Given a square input of
# represent trees, find the number of trees in the path for a given
The input comes in as such:
Once again we can take advantage of iterators to solve both part 1 and part 2.
.lines() gives us an iterator over each row. The slope (our tuple) gives us the step values for the x and y. We start at 0 and each step moves down to the
step * y row, so we can take advantage of
step_by(y) to step through the rows.
Then, because we don't have the "x index" yet for the current step, we can
enumerate to yield the step number and use that with the
x step value to get the x index for the current step.
As we're iterating over the enumerated rows, we can iterate over each row individually as well to extend the row as far as we need to, since the slope may take us farther "right" than the grid we were given. To do this we can set up a
.cycle() which will allow us to repeat the row we were given over and over as many times as we need to. This allows us to pick off the
nth index of the iterator from that cycle.
We're running at about 165 microseconds with this code, which I'm fairly happy with considering the maintainability of it.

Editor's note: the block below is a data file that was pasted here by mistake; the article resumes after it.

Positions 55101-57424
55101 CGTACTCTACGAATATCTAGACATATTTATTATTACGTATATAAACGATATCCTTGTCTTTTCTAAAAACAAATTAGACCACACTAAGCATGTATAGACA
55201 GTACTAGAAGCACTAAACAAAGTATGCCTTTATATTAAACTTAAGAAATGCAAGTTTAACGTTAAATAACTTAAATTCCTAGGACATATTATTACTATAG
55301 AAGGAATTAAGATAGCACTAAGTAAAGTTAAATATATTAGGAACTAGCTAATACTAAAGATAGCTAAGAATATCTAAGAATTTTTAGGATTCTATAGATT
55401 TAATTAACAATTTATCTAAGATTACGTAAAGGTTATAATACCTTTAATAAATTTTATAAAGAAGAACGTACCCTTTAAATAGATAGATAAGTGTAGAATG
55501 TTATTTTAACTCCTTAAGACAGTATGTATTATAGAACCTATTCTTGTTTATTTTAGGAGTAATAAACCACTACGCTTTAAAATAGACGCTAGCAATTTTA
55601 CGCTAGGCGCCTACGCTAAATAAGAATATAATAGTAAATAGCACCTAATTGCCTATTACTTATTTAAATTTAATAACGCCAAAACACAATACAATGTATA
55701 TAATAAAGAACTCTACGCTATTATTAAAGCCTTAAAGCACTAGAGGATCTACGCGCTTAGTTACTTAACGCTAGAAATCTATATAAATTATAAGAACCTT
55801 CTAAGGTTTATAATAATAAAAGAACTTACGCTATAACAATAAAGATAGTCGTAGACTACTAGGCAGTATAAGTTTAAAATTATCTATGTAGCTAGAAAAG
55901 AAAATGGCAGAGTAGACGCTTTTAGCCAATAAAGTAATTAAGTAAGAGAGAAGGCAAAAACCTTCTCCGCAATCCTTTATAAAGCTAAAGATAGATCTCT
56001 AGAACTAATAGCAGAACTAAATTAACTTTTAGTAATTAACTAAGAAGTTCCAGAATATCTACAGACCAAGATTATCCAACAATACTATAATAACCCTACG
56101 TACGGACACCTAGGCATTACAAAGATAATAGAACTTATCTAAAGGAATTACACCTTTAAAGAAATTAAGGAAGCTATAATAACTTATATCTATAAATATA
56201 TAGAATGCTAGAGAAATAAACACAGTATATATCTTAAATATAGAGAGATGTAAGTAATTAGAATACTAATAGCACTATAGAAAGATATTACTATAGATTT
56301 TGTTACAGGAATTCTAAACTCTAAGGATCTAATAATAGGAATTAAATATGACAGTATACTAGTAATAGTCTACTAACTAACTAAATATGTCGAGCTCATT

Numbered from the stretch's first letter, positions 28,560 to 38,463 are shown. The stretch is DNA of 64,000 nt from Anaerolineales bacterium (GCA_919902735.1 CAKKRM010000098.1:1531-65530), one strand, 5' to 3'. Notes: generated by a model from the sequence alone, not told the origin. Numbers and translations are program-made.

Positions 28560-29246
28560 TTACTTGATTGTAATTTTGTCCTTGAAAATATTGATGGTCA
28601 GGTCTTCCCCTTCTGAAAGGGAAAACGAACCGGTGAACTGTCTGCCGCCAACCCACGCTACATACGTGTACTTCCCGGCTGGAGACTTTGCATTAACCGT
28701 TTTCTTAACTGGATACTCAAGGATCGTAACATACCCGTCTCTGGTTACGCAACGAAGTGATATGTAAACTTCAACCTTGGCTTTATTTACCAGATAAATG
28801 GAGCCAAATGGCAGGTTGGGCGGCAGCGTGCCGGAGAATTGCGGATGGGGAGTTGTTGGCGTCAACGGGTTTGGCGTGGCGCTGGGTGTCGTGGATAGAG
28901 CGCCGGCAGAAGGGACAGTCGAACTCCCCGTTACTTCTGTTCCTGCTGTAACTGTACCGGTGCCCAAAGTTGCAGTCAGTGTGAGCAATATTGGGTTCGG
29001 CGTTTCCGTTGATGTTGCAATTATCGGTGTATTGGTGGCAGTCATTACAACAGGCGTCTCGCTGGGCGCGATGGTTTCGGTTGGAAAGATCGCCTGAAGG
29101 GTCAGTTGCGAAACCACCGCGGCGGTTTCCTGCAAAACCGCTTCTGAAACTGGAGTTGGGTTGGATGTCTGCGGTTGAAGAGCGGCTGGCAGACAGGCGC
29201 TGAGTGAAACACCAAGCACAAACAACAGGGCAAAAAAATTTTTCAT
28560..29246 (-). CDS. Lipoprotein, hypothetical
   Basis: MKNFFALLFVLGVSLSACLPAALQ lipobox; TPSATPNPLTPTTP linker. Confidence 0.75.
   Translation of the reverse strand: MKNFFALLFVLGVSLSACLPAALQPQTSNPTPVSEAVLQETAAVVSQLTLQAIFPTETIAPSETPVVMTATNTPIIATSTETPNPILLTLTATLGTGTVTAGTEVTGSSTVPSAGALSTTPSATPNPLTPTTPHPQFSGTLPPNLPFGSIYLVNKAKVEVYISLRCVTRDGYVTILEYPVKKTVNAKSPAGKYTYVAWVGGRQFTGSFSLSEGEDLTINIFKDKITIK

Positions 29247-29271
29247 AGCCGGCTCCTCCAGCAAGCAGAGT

There is one optimization that Rust doesn't do for us though. The current implementation takes advantage of the fact that
Clone implementation won't allocate on each iteration, but we still call
.next() on the iterator
step * x times. This is due to iterators potentially having side effects which makes it hard to optimize.
The alternate approach is that since we know we'll cycle and that we know we don't need any of the intermediate values, to use remainder. In Rust the remainder operator is
% and it lets us take the
cycle out of the
row.chars() iterator, skipping directly to the
This brings us all the way down to 21 us, so clearly worth doing if we cared about microsecond level optimizations or if this was in a hot loop.
|example||lower bound||best guess||upper bound|
|process_slope||164.55 us||165.29 us||166.04 us|
|remainder||20.916 us||21.39 us||21.189 us|